There is an “increased likelihood” of cases of the new coronavirus occurring in the UK, Health Secretary Matt Hancock has said.
Globally, there are more than 500 confirmed cases of the virus, which has killed 18 people in China.
But there are no known cases in the UK, Mr Hancock said, which was “well prepared” to deal with an outbreak.
Fourteen people in the UK have now been tested for the virus, Public Health England said.
Five of them have tested negative for the virus, while nine are still awaiting results.
Earlier, it emerged six people were being tested in hospitals in Scotland and Northern Ireland after showing symptoms.
All the patients had been in Wuhan – the Chinese city where the new strain of the virus, which can cause lung disease such as pneumonia, first emerged – in the last 14 days.
One man is being treated in the Royal Victoria Hospital in Belfast – he is thought to have been admitted with a high temperature.
Add the Scottish government confirmed there were five suspected cases in Scotland.
Prime Minister Boris Johnson’s spokesman said the tests were “purely precautionary”.
It is likely to be several days before tests will confirm whether they have contracted coronavirus or not.
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Wuhan – which has a population of 11 million people – has gone into lockdown, with authorities suspending planes and trains in and out of the city.
The UK is monitoring flights arriving from China as a precaution.
In a statement to the House of Commons, Mr Hancock said that it was a “rapidly developing situation and the number of deaths and the number of cases is likely to be higher than those that have been confirmed so far and I expect them to rise further”.
He told MPs: “The chief medical officer has revised the risk to the UK population from ‘very low’ to ‘low’ and has concluded that while there is an increased likelihood that cases may arise in this country, we are well prepared and well equipped to deal with them.”
He added: “The UK is one of the first countries to have developed a world-leading test for the new coronavirus.
“The NHS is ready to respond appropriately to any cases that emerge.”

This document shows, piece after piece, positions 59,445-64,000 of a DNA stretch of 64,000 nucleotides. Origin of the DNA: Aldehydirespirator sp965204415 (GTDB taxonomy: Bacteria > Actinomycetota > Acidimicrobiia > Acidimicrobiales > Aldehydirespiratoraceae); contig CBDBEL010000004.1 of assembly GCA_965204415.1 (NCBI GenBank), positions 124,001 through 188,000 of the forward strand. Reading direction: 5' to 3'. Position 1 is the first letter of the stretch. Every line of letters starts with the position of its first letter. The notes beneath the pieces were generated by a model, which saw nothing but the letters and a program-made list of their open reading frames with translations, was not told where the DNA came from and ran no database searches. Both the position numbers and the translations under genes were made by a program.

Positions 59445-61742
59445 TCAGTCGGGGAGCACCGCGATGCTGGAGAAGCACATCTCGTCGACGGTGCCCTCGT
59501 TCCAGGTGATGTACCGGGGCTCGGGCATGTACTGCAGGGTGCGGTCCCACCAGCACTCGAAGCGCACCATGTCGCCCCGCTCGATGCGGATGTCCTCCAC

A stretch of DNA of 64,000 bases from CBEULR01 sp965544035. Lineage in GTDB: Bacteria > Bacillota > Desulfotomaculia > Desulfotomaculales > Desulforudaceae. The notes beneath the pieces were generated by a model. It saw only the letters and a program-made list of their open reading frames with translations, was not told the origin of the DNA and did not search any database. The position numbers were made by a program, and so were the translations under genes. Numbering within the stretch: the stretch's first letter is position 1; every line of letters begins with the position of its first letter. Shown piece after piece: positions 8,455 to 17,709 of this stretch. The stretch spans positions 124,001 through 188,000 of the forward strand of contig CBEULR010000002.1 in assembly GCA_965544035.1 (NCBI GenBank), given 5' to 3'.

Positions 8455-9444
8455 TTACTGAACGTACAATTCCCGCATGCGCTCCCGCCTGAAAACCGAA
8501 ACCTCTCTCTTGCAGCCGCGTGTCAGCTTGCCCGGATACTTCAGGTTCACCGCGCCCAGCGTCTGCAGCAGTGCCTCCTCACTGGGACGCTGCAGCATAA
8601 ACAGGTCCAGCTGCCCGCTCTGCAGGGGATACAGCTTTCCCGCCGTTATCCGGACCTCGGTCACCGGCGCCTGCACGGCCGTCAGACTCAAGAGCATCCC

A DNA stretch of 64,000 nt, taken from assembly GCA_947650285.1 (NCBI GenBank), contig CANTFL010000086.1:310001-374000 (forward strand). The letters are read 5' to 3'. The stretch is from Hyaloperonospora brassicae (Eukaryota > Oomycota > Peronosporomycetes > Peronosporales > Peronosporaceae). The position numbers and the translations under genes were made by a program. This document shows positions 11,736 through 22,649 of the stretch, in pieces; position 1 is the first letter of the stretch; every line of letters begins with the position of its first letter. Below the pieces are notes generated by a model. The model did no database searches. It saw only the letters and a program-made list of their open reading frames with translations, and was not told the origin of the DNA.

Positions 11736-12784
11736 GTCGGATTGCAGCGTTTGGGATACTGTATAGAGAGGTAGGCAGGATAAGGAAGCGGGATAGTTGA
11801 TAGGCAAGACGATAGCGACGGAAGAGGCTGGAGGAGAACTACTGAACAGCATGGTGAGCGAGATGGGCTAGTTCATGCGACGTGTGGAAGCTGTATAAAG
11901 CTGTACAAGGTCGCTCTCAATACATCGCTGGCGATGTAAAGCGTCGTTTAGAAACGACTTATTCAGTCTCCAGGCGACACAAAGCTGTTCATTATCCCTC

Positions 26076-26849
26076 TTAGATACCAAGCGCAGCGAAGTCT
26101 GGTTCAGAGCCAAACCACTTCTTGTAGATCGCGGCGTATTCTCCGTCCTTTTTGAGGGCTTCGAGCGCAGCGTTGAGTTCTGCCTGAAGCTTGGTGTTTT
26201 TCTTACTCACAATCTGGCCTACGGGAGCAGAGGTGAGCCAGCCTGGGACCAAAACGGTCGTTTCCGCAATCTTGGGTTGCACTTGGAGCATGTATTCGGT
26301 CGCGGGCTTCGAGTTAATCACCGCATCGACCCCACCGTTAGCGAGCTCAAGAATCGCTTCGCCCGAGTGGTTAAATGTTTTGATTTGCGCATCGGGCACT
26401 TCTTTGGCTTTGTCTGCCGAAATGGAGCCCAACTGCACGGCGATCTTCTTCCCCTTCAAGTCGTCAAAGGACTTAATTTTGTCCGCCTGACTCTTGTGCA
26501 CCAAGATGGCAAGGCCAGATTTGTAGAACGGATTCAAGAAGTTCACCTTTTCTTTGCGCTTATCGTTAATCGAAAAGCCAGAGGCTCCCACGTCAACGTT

In response to the outbreak, the Foreign Office has advised against all but essential travel to Wuhan.
On Wednesday, Public Health England began carrying out enhanced monitoring of direct flights from China.
Passengers are receiving advice on what to do if they fall ill, which Mr Hancock said was the most important part of the monitoring as it can take days after infection before a patient develops symptoms, so physical checks were considered less useful.
He added: “We are working closely with our counterparts in the devolved administrations and the public can be assured that the whole of the UK is always well prepared for these types of outbreaks.
“And we’ll remain vigilant and keep our response under constant review in the light of emerging scientific evidence.”
Authorities around the world have announced screening measures for passengers from China.
Singapore, Saudi Arabia and Vietnam are the latest countries to have registered a confirmed case.
Thailand has confirmed four cases of the virus – the most outside of China. The US, Japan, Taiwan and South Korea have all reported one case each.
The World Health Organization’s (WHO) emergency committee is meeting on Thursday in Geneva to decide whether or not to declare a “global emergency”.
A global emergency is the highest level of alarm the WHO can sound and has previously been used in response to swine flu, Zika virus and Ebola.
All but one of the fatalities so far have been in Hubei province, of which Wuhan is the capital. Most of the 17 victims were elderly and suffered from other chronic diseases including Parkinson’s disease and diabetes.
The lockdown comes as millions of Chinese people travel across the country for the upcoming Lunar New Year holiday.
What do we know about the virus?
Currently known as 2019-nCoV, the virus is understood to be a new strain of coronavirus not previously identified in humans. The Sars (Severe Acute Respiratory Syndrome) virus that killed nearly 800 people globally in the early 2000s was also a coronavirus, as is the common cold.
Authorities have said it originated in a seafood market that “conducted illegal transactions of wild animals”. The market has been shut down since the beginning of the year.
Read more: www.bbc.co.uk